The expanding invasion of the naked body scanners.

Science, technology, and life.
April 8 2009 7:43 AM

Deeper Digital Penetration

The expanding invasion of the naked body scanners.

Illustration by Mark Alan Stamaty. Click image to expand.

The naked body scanners are taking over.

William Saletan William Saletan

Will Saletan writes about politics, science, technology, and other stuff for Slate. He’s the author of Bearing Right.

When we first checked in on them two years ago, the scanners, which see through clothing, were being deployed at a single airport. A few months later, they were upgraded to millimeter-wave technology, which delivered similar images with even less radiation—"10,000 times less than a cell phone transmission," according to the Transportation Security Administration. At the time, TSA assured us that the scanners would be used only as a "voluntary alternative" to "a more invasive physical pat-down during secondary screening." Only a few passengers, the ones selected for extra scrutiny, would face the scanners. The rest of us could walk through the metal detectors and board our planes.

Surprise! Two months ago, TSA revised its position. It began testing millimeter-wave scans "in the place of the walk-through metal detector at six airports." At these airports, everyone—not just people selected for secondary screening—would face the see-through machines. Anyone who objected would "undergo metal detector screening and a pat-down." You might even get the "enhanced pat-down," which includes "sensitive areas of the body that are often used by professional testers and terrorists," such as "the breast and groin areas of females and the groin area of males." Show us your body, or we'll feel you up.

Now the plan is going nationwide. Joe Sharkey of the New York Times reports that TSA "plans to replace the walk-through metal detectors at airport checkpoints with whole-body imaging machines—the kind that provide an image of the naked body." All passengers will "go through the whole-body imager instead of the walk-through metal detector," according to TSA's chief technology officer, and the machines will begin operating soon after orders are placed this summer.

When the scanners first appeared, I endorsed them. When they were upgraded to millimeter-wave technology, I endorsed them again. I gave two reasons. One reason was that a scan was less invasive than a pat-down. The other reason was that TSA promised to blur your face and keep your scan private, so that nobody would ever connect your name to your revealed body. That, I argued, was a sufficient kind of privacy in the age of terrorism.

Now I'm having second thoughts. I still like the technology. It's the people behind it who worry me. Yes, the scan is less invasive than the pat-down. But TSA has just demonstrated its ability and willingness to move the goalposts. When TSA offered pat-downs as the alternative to body scans in secondary screening, the scan sounded pretty good. Now TSA is offering pat-downs as the alternative to body scans in primary screening, and again, the scan sounds better. And if TSA announces tomorrow that pat-downs are the new alternative for all train or bus passengers, body scans will seem preferable there, too. Anywhere we're threatened with pat-downs, we'll settle for body scans. Where does it end?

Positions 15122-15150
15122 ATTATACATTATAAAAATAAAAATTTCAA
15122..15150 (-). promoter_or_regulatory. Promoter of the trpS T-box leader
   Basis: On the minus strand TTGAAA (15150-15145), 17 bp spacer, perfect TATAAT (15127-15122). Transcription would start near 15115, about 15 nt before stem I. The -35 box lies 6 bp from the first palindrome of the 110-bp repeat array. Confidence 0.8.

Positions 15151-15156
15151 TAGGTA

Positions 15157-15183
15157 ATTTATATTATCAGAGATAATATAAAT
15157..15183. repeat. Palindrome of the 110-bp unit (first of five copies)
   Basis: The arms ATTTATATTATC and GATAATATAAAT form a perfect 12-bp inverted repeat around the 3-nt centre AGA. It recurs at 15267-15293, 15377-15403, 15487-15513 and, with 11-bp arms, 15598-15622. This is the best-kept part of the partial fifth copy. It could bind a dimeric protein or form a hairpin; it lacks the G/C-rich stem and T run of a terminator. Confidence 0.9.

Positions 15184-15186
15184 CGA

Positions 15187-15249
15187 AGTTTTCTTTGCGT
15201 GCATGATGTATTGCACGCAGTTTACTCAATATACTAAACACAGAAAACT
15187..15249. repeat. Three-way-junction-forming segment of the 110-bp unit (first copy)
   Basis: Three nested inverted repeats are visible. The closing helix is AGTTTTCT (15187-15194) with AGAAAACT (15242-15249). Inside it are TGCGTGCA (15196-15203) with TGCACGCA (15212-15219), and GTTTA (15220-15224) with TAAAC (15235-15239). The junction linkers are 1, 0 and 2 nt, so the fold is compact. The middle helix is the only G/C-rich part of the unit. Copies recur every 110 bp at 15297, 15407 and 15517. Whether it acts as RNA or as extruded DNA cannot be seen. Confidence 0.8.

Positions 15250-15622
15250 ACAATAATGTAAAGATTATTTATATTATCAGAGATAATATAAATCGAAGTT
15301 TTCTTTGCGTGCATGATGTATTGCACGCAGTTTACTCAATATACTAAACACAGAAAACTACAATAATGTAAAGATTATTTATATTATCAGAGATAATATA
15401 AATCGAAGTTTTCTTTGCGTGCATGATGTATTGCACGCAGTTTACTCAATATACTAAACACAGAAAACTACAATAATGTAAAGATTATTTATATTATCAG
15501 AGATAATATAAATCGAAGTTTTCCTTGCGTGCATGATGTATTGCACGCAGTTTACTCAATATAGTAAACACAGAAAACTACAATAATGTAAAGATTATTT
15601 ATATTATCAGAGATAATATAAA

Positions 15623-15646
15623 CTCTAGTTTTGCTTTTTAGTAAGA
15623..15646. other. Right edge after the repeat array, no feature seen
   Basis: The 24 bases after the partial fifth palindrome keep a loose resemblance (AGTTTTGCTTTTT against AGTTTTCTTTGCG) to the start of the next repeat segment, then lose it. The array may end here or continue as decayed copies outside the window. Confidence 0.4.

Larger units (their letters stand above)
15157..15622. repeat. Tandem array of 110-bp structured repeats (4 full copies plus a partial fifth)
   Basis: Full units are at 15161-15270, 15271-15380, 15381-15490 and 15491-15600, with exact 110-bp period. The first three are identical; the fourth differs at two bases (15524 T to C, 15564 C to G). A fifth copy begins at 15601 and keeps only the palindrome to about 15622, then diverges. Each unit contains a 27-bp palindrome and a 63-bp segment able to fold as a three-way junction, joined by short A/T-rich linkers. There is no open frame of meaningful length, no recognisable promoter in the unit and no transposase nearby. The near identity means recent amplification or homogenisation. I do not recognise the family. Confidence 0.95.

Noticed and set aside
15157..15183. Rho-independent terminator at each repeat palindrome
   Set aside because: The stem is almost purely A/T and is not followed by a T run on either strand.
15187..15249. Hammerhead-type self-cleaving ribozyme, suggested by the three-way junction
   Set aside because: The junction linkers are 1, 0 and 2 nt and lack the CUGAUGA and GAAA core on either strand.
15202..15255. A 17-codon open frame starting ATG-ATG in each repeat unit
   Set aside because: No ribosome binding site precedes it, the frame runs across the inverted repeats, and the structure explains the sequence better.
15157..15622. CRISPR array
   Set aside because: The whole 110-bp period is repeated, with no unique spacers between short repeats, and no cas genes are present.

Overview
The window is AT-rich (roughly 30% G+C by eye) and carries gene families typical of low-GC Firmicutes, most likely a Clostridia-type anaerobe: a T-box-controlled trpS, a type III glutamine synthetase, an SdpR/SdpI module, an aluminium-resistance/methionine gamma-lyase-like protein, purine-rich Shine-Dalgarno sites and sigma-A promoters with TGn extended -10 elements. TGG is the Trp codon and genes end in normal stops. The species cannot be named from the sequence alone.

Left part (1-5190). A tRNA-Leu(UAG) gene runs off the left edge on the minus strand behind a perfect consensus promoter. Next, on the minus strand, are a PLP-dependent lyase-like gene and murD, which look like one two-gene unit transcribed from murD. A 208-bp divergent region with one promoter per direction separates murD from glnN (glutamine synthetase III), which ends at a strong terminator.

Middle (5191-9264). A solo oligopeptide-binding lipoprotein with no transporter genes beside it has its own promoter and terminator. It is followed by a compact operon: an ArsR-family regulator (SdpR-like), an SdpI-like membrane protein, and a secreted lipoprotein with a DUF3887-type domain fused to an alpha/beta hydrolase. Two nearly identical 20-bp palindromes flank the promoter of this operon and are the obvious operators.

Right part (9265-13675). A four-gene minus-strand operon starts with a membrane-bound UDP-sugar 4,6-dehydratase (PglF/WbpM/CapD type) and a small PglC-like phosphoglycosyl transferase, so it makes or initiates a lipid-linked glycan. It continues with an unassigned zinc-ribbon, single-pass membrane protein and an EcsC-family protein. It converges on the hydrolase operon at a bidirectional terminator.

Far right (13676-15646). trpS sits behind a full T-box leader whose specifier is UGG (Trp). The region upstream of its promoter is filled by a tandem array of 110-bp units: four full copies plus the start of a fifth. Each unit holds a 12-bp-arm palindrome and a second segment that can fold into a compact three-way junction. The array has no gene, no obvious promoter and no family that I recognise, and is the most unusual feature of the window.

And what about the content of the scans? Two years ago, I linked to a scan that seemed to expose every intimate body contour of TSA's research lab director. TSA argued that the picture was moot because its machines (which at the time used backscatter technology) had been upgraded with a "privacy algorithm" to obscure such features. But you won't find the phrase privacy algorithm on that page anymore; it's been scrubbed. In fact, privacy algorithm has completely disappeared from TSA's Web site. So have the images that used to show a frontal backscatter image of a male passenger. All you can find on TSA's millimeter-wave page are four scans shrunk to a size so tiny you'd need a magnifying glass to make sense of them. Good luck figuring out how much they show—and why they look nothing like the image depicted in a video (WMV file) on the TSA site.

Why should I care what the government says or depicts about its latest scanner image or blurring technology, when the technology and the depictions keep changing? The lesson of the escalating body scans, like the escalating pat-downs, is that TSA will do whatever it thinks it needs to do. Last year, when the agency announced its "enhanced" pat-downs, it explained:

As the ongoing terror trial in London clearly illustrates, terrorists actively look for ways to manipulate security protocols. Intelligence has also shown for decades, terrorists' manipulation of societal norms to evade detection or use social engineering techniques to their advantage. Terrorists have successfully hidden explosives in these areas. ... TSA developed this pat down as a measure to close the gap on items hidden on sensitive areas of the body.

In other words, any detail omitted by airport screeners—a blurred crotch in the body scan, an untouched groin during the pat-down—becomes a "gap" exploited by terrorists or testers, which must then be closed.

"The enhanced pat-down will be used only after all other screening methods have been used and the alarm remains unresolved," TSA promised last year. It added: "This new procedure will affect a very small percentage of travelers."

Yeah, yeah, yeah. That's what you said about the body scans. Just put on the gloves and get it over with.

(Now playing at the Human Nature blog: 1. Poverty, biology, and intelligence. 2. A black market in children. 3. Repossessing cars by remote control.)

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